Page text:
Yesterday, one of our healthcare campuses held its annual “Activities Fair” outside on the quad. Every club on campus was represented: the surgery and pediatrics clubs, the pro-choice group, and all the religious organizations, including our own. No doubt aided by the free ice cream and dancing bears, everyone was having a great time.
It was fascinating to watch reactions as people walked by our ‘booth.’ Some people, clearly not interested, bounced away from our table as if it were a magnet with a charge opposite to their own. Others, smiling, came right over and told us they had been looking for “the Christian group.”
As I later reflected on the afternoon, I found myself thinking that these two groups rarely interact. And, thinking that it’s a shame.
There are many reasons for this that we can’t explore here, but how do we begin to overcome it? How do our fellowships start to attract people who are normally repelled by them?
One clue may lie in a third, smaller group at the fair yesterday. I’ll call this group “friends of the fellowship.” These are people who, for one reason or another, aren’t part of the group, but know someone in the group. In most cases, that “someone” took an interest in, and built a relationship with, them. And so, even though they aren’t attracted to our message, they are attracted to us. We had a number of people like this come up and talk with us yesterday, something I thought was a great sign.
A key takeaway, then, from the activity fair is this:
We need to take the first step in building strong relationships with people who disagree with us. Like Christ, who left heaven for earth without invitation (or a “friend request”), we need to take initiative with those around us.
In all honesty, we’re not very good at taking the first step. We’re (albeit quietly) afraid of being rejected, and so a lot of times we don’t reach out to people who are on a different spiritual wavelength than us.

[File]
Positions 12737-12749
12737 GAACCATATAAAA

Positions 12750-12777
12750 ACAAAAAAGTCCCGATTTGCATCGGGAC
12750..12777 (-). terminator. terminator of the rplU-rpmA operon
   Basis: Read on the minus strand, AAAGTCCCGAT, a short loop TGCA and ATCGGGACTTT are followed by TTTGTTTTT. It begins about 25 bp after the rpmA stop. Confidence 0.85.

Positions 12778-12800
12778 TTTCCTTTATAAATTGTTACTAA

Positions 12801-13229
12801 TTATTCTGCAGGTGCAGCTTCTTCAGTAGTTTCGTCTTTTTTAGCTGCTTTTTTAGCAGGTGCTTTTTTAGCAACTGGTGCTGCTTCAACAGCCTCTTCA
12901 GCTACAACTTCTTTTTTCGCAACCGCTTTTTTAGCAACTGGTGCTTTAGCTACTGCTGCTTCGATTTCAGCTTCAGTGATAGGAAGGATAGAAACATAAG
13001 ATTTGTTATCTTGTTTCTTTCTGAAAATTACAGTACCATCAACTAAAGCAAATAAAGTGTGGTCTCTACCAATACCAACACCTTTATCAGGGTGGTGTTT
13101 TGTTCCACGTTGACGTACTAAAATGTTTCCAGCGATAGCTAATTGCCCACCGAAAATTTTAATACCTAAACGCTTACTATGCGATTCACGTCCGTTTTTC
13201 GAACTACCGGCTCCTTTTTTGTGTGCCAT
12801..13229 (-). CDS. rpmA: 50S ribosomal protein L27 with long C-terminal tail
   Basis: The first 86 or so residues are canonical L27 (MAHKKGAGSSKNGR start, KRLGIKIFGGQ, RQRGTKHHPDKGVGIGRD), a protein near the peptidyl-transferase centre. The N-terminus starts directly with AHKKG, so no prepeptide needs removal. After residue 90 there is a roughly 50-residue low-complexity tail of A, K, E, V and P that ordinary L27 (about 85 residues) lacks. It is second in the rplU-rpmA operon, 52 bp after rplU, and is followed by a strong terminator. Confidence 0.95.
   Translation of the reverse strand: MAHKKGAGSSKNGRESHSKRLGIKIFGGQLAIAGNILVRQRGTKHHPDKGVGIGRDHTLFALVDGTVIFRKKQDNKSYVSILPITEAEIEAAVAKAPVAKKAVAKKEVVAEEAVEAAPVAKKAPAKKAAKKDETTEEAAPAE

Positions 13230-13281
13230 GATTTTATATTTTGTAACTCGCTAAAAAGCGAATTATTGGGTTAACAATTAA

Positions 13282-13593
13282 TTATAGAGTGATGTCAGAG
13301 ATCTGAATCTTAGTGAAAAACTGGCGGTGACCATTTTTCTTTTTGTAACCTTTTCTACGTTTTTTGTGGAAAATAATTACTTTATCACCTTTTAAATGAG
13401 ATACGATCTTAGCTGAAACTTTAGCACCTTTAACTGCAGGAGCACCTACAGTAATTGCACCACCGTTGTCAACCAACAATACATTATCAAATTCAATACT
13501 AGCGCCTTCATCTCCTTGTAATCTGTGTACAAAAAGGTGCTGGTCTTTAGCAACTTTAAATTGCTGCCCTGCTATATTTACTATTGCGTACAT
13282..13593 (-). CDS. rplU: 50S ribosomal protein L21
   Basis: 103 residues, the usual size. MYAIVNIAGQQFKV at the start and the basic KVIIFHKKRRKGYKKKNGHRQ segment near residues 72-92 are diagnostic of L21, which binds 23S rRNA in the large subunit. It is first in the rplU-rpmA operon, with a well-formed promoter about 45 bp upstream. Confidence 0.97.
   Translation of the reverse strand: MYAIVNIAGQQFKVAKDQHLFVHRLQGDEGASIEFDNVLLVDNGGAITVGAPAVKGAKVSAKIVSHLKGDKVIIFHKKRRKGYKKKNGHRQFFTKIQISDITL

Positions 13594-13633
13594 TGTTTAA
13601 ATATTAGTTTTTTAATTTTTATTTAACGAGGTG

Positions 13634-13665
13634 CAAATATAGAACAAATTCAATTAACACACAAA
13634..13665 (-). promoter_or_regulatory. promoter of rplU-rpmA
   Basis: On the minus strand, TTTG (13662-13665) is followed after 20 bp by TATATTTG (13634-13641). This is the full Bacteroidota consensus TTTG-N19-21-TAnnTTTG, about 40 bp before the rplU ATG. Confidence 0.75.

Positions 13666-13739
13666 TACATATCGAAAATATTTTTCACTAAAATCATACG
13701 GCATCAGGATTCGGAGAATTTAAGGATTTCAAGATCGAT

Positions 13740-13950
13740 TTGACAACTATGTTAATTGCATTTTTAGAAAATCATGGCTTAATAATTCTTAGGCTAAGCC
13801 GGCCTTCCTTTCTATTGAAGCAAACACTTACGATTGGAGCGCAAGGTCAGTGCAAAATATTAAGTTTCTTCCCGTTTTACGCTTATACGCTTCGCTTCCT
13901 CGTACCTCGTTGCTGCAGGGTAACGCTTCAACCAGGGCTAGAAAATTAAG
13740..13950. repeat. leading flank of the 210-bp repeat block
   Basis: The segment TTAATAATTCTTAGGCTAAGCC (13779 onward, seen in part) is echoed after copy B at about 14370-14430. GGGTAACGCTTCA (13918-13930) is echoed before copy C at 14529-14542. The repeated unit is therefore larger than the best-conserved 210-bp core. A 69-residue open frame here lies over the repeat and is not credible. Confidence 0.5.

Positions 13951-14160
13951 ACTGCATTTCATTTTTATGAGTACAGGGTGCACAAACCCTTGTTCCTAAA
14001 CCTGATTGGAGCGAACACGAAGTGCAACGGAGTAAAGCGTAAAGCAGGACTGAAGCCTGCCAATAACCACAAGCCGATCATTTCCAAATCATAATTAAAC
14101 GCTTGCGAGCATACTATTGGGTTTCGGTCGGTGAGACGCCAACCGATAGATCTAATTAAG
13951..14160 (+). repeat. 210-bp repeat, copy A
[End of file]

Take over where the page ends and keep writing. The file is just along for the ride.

Yesterday, I was impressed when someone approached our table, said she was from the pro-life group, and asked if we wanted to be part of a debate later this year. Although we probably differ in some pretty foundational areas, I came away thinking, “we need to be more like that.” We need to say “hi, I’m [whoever]” first, take an interest in people and make them feel welcome, and talk about things that go deeper than medicine and the weather.
As the year begins, you and your fellowship have a special opportunity. This is a fresh beginning – forming relationships with incoming students, and, turning over a new leaf with ones you already know.
In God’s wisdom, almost everyone who meets Jesus will meet him through one of us. As Paul puts it, we “are a letter from Christ… written not with pen and ink, but with the Spirit of the living God” (2 Corinthians 3:3). When people meet us, it’s supposed to be like receiving a letter from God! Depending on how we represent him, they may either want to open it and peek inside, or, scribble “Return to Sender.”
Let’s this bring this in for a landing by making it personal and practical. First, are you and your campus fellowship willing to start moving outward, to “go first” in forming relationships with people who disagree with you? If you are, great! That’s by far the most important step, and one we’ll need to keep re-engaging.
But once we’re open to it, we need to actually do it. Grab a few others to pray and make it happen. Maybe it’s coffee and junk food for the first-years before their first exam. Maybe it’s making a point of introducing yourself to everyone you can. Or maybe it’s asking another club to join yours for a clinic or an outreach sponsored by your school.
Whatever you decide, I pray that you will seize the opportunity of these first few weeks by ‘going first’ and calling others in your group to join you.